A cataract is a clouding of the lens in the eye that affects vision. While the exact cause is unclear, it is mainly associated with advancing age. According to the American Academy of Ophthalmology, more than 24.4 million Americans age 40 and older have cataracts. By age 75, approximately half of all Americans have cataracts.
Since June is Cataract Awareness Month, it’s the perfect time for adults to get their vision checked up. If your Seattle eye doctor does find cataracts, surgery is recommended when it begins to affect your quality of life or ability to perform activities.
Here are 5 commonly asked questions and answers regarding your upcoming cataract surgery. If you have any additional questions or would like a cataract surgery consultation, be sure to contact our Seattle or Burien eye care clinic.
Can you drive the day after cataract surgery?
Provided that your health is good, your cataract surgery should be short and relatively painless. The surgery itself will take around 10 minutes, but there could be a 30 minute to one-hour recovery time as you come out of anesthesia. You may feel a bit groggy for a few hours afterwards. After the surgery, it’s recommended that you find a safe ride home via a family member or friend.
How well you feel along with how well you can see will determine if you can drive in the days after you get your surgery. Prior to driving, be sure to get the approval of your Seattle eye doctor during your post-operative exam, as he/she will know when it is safe for you to start driving again.
How long does it take to recover from cataract surgery?
Everyone is different and while one person may feel perfectly fine (and their vision significantly improved) 24 hours after surgery, another person make take a few weeks for their vision to clear up. The vast majority of cataract patients report better eyesight within 24-48 hours of the surgery.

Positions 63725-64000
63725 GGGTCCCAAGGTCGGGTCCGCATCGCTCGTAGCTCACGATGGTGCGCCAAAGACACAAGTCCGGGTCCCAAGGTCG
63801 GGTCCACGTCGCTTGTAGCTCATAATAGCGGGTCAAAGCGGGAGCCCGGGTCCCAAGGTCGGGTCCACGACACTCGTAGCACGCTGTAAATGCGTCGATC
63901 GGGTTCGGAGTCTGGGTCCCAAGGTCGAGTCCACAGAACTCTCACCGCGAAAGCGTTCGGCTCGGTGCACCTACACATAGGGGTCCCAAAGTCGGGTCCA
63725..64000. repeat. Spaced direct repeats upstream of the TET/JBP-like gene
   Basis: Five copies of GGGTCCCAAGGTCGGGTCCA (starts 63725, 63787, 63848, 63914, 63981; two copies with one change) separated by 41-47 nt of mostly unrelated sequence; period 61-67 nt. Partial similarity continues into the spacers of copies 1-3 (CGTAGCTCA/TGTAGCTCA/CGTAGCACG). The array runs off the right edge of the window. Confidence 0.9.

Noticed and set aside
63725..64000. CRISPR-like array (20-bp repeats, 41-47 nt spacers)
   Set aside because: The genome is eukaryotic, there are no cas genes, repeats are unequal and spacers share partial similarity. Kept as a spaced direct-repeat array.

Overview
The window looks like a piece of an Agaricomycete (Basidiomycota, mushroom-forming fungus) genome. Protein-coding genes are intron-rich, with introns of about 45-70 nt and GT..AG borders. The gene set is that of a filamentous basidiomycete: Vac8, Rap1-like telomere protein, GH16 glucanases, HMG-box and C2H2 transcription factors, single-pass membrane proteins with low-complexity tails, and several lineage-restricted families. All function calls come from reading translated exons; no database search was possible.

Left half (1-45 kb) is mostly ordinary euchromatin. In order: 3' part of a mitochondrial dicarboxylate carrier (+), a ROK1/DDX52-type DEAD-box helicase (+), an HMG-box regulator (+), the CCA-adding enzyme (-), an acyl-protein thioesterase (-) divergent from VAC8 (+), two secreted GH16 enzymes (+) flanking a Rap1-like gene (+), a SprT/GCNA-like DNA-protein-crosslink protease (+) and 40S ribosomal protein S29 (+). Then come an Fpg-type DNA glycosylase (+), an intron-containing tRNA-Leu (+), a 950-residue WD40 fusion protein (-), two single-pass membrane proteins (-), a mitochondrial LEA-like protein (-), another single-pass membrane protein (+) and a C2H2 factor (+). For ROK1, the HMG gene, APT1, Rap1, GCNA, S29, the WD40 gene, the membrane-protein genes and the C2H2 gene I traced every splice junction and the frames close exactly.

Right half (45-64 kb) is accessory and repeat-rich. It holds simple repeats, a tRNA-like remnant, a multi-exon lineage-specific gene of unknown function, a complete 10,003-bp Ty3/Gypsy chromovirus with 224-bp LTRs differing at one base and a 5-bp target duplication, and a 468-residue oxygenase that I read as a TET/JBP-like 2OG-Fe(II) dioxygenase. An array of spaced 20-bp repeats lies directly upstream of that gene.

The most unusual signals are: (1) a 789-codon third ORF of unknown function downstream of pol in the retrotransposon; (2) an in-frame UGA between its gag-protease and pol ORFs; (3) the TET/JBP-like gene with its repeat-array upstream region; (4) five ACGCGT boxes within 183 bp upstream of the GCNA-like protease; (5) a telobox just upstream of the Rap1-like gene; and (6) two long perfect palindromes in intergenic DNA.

Your Clearview Eye & Laser eye doctor will most likely give you some eyedrops and specific instructions on how to use them. If you follow the advice of your eye doctor, you could be completely healed up in as little as a few days to a few weeks. Again, it all depends on your body and how fast it heals from the procedure.
Are flashes of light normal after cataract surgery?
Some cataract patients have reported seeing a streak of light after the surgery. This streak of light only occurs with their eyes open and exposed to light. This is a common occurrence and your eye doctor should have informed you of the possibility of flashes of light. They result from light reflections off of the new implant. You should contact our office at Clearview Eye & Laser out of an abundance of precaution and ask him/her how long the flashes of light could last for.
Can I use my old glasses after cataract surgery?
It could take a few days to a few weeks for your vision to stabilize after you undergo cataract surgery. As such, your eye doctor could wait up to four weeks before he/she prescribes you with new eyeglasses. This is so that your eyes can completely heal and only then (after another eye exam) will your Seattle optometrist know what kind of glasses you will need.
Yes, you can use your old glasses after the surgery, but you might notice that your vision is less than ideal with the old glasses. This is perfectly fine and once you get a new pair of glasses, your vision should improve.
What can I expect after cataract surgery?
Immediately after the surgery, you will most likely feel a bit groggy for a few hours. This is an after effect of the anesthesia and should clear up by the next morning. It will take several days to a week or two for your vision to fully heal. During this time period, you may notice blurry vision, flashes of light, and colors may seem brighter. This is because you are looking through the new lens that your eye doctor implanted into your eye.
Your eye doctor may request to see you a day or two after the surgery. If this is the case, be sure to make arrangements to have someone drive you to and from your appointment. You might feel a mild discomfort in your eye, this is normal. Do not rub your eyes or otherwise agitate them.
For additional information on cataract surgery and other eye surgery services, read our past articles: